AI design efforts must be made to provide richer contextual information to the customer in regards to financial outcomes. In finance, ‘smart’ systems are being increasingly applied to speed up workflow processes, improve fraud detection and increase the accuracy of decision making. Neural networks decide whether an individual is a risky investment for a loan, or about what interest or premium should be charged for a product. While a customer does not get to decide whether they qualify, simply an ‘approved’ or ‘declined’ answer, or ‘magic’ score is not enough. One such user experience will leave someone feeling judged, likely unfairly. Worse, it may risk the customer will not come back again or go elsewhere. More transparent intelligent systems are needed. Customers want to be in control even more so when dealing with sensitive decisions like those regarding credit or payments being made by autonomous AI systems.
In the video game industry, this problem was encountered long before explainable AI became a common thing to strive for. It was realised early on that there was such a thing in video game AI as a system being too good; “perfect” then became about the agent being the perfect amount of challenging rather than the perfect player. But it was not too long before even the most calculated systems, made to emulate human opponents or be purposefully imprecise, were too being regarded as unfair. In fact, most of the video games releases most notable for their negative market reception up until the mid-2000s had their failure attributed at least in part to poor AI. With so many that came before them to learn from, how were video games designers still been getting it so wrong?
Over the years the AI agents in games had become increasingly complex. It was not a simple matter of two-dimensional movement or responding to a handful of inputs any more. Designers eventually realised that these claims of unfairness came about from players no longer feeling like they knew how the AI worked: they didn’t know what it was going to do, so whatever it did felt unfair when it was not in their favour.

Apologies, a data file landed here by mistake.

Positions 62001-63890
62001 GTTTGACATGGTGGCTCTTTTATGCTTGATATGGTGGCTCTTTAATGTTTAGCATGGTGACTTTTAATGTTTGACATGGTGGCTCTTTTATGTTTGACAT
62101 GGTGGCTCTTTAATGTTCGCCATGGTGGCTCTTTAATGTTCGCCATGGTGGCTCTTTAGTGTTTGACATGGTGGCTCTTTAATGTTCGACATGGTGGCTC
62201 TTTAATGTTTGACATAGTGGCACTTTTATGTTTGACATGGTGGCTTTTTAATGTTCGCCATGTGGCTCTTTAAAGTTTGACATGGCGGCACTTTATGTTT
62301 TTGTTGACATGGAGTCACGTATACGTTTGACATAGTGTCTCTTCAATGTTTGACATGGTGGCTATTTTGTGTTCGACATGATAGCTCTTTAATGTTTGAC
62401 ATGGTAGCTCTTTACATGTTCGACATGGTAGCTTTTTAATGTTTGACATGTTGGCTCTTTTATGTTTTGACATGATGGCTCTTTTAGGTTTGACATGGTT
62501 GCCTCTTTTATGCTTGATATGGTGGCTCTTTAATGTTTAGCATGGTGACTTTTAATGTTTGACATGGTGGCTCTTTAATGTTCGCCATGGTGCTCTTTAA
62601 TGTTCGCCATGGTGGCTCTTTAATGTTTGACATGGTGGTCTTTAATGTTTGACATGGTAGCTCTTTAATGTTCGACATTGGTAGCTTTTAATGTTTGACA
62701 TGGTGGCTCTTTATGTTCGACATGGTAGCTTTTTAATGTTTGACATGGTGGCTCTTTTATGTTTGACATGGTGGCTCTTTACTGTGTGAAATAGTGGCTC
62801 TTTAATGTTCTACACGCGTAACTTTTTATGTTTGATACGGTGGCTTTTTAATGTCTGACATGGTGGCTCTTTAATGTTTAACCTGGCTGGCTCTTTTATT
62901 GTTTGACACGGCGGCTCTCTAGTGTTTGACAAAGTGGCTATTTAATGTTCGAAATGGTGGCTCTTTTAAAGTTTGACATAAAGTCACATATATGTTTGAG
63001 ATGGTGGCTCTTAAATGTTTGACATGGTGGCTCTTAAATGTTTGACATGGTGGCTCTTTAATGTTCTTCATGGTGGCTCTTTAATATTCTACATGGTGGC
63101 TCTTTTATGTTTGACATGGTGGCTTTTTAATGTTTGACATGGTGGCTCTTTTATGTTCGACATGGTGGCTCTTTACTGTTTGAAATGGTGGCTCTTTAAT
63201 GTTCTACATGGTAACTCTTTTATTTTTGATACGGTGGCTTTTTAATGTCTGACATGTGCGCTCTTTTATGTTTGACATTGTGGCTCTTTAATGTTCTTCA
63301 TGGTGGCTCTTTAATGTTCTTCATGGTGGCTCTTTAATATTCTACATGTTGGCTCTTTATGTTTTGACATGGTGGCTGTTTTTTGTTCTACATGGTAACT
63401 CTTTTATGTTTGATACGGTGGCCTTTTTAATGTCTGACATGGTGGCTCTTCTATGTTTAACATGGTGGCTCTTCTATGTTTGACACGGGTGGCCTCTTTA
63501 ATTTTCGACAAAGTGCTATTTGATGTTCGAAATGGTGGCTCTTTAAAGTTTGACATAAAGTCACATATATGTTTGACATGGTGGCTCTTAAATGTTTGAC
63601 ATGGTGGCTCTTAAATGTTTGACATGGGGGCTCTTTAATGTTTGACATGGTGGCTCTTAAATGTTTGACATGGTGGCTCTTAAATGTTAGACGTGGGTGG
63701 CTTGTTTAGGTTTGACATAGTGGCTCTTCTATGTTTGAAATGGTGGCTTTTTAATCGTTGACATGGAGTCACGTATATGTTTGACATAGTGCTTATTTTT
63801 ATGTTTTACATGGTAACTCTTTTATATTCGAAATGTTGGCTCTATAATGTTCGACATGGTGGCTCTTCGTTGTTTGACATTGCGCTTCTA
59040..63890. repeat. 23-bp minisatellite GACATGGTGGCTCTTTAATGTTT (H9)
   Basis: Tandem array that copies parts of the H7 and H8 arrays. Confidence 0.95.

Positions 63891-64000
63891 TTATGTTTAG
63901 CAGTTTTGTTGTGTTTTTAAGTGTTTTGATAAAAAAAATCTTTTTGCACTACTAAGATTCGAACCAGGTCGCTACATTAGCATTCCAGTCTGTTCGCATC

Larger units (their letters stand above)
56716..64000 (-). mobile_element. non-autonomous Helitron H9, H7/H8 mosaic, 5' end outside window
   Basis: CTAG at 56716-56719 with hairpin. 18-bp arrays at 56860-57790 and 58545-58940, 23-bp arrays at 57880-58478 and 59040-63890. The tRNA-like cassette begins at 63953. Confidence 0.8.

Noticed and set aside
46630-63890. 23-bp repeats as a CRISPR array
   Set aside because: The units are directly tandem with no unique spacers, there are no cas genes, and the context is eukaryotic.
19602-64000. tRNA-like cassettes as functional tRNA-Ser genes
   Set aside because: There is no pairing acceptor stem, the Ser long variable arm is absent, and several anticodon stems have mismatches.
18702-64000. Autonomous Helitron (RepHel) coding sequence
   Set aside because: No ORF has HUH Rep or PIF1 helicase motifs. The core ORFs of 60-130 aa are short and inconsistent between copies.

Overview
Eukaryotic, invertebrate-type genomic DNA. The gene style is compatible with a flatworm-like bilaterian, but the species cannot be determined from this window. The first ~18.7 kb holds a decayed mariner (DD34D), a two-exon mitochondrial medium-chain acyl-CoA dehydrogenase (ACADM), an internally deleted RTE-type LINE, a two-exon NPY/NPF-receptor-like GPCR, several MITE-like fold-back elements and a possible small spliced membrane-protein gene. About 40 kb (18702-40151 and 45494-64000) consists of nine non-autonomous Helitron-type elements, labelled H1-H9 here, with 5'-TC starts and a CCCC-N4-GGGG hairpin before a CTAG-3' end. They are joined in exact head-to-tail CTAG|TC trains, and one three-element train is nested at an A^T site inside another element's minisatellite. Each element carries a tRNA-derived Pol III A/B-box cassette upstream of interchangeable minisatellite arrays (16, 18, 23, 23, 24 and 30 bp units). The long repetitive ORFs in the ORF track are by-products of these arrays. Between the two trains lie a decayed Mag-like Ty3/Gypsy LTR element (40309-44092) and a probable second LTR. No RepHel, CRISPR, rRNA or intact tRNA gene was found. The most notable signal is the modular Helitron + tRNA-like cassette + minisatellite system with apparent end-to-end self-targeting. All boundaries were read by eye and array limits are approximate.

Efforts then went to exposing these inner workings to the player: an alert indicator here, a hit counter there, some logs that print out agent actions. These methods worked to let the player infer how the agent worked and what to expect when it responded to certain input. A black-box intelligent system could then be regarded with the same concrete behavioural expectations as the rule-based agents of yesteryear, and this became standard practice to build player trust in increasingly complex systems. Trust that would persist even when the AI did something not in the player’s favour.
These lessons can be used to address feelings of unfairness users have experienced with systems elsewhere, including in finance. Design effort must be made for a system to provide richer contextual information such as to let a customer know which of their attributes multiplied their calculated risk score, or which answer they gave that had them charged more or less than otherwise, and this information is in some cases more important to them than the outcome, adding value to that customer’s interaction with a financial institution What if, instead of a binary response, it said something like “your age under N multiplied a medium-risk rating you obtained for having no existing credit score” or “your request for over N amount doubled your risk score”. A customer can work with that, she or he knows what needs to be done. Whether or not the customer can change it, what happened came of something she or he did or are and it can be seen. A customer will feel far less indignant.
Financial institutions may find that the current plan serves the technical but not the experiential requirements. Maybe opt for a different approach, invest the time it takes to codify the factors already used in human decision-making into an expert system instead of just training a neural network. A layperson on the street probably doesn’t know how a neural network works, but many already know of their ability to be unfair. Their use in finance only builds on the inherent distrust many already harbour for the sector.
Executives, developers and designers need to ask “what is it that a customer is trying to get out of this service [that we plan to make intelligent]?” This is always an important question—Human-computer interaction was an active field long before AI resurfaced—but doubly so when considering the tendency for developers to view a smart system as a “train once, use forever” solution. You want to get it right from the start. Mars Geldard is a computing student from Down Under in Tasmania who specialises in data science. She recently co-presented at an AI conference in San Francisco (US) addressing how the needs that drove AI advancement in game development map to similar problems in the real world. The opinions expressed in this article are strictly personal to the writer.